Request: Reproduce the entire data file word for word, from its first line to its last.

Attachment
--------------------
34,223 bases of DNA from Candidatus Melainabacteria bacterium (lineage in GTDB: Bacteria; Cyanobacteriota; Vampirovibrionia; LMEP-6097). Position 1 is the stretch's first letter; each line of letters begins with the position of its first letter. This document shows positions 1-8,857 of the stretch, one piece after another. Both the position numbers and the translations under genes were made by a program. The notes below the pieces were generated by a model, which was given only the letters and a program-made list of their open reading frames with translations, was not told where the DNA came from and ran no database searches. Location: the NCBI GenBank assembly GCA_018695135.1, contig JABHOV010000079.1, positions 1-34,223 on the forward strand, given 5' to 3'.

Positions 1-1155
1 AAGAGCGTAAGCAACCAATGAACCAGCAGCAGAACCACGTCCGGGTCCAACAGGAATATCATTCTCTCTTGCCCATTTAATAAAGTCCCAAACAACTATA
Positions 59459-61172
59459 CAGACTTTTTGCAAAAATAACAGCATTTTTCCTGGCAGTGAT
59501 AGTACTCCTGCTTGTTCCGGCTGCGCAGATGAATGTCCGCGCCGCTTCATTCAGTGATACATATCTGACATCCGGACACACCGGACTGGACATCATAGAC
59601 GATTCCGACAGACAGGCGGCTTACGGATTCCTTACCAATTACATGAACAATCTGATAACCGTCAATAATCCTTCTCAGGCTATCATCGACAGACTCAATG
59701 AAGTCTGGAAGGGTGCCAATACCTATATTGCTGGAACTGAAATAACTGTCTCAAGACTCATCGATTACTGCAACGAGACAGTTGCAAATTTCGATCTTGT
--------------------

34,223 bases of DNA from Candidatus Melainabacteria bacterium (lineage in GTDB: Bacteria; Cyanobacteriota; Vampirovibrionia; LMEP-6097). Position 1 is the stretch's first letter; each line of letters begins with the position of its first letter. This document shows positions 1-8,857 of the stretch, one piece after another. Both the position numbers and the translations under genes were made by a program. The notes below the pieces were generated by a model, which was given only the letters and a program-made list of their open reading frames with translations, was not told where the DNA came from and ran no database searches. Location: the NCBI GenBank assembly GCA_018695135.1, contig JABHOV010000079.1, positions 1-34,223 on the forward strand, given 5' to 3'.

Positions 1-1155
1 AAGAGCGTAAGCAACCAATGAACCAGCAGCAGAACCACGTCCGGGTCCAACAGGAATATCATTCTCTCTTGCCCATTTAATAAAGTCCCAAACAACTATA
Positions 59459-61172
59459 CAGACTTTTTGCAAAAATAACAGCATTTTTCCTGGCAGTGAT
59501 AGTACTCCTGCTTGTTCCGGCTGCGCAGATGAATGTCCGCGCCGCTTCATTCAGTGATACATATCTGACATCCGGACACACCGGACTGGACATCATAGAC
59601 GATTCCGACAGACAGGCGGCTTACGGATTCCTTACCAATTACATGAACAATCTGATAACCGTCAATAATCCTTCTCAGGCTATCATCGACAGACTCAATG
59701 AAGTCTGGAAGGGTGCCAATACCTATATTGCTGGAACTGAAATAACTGTCTCAAGACTCATCGATTACTGCAACGAGACAGTTGCAAATTTCGATCTTGT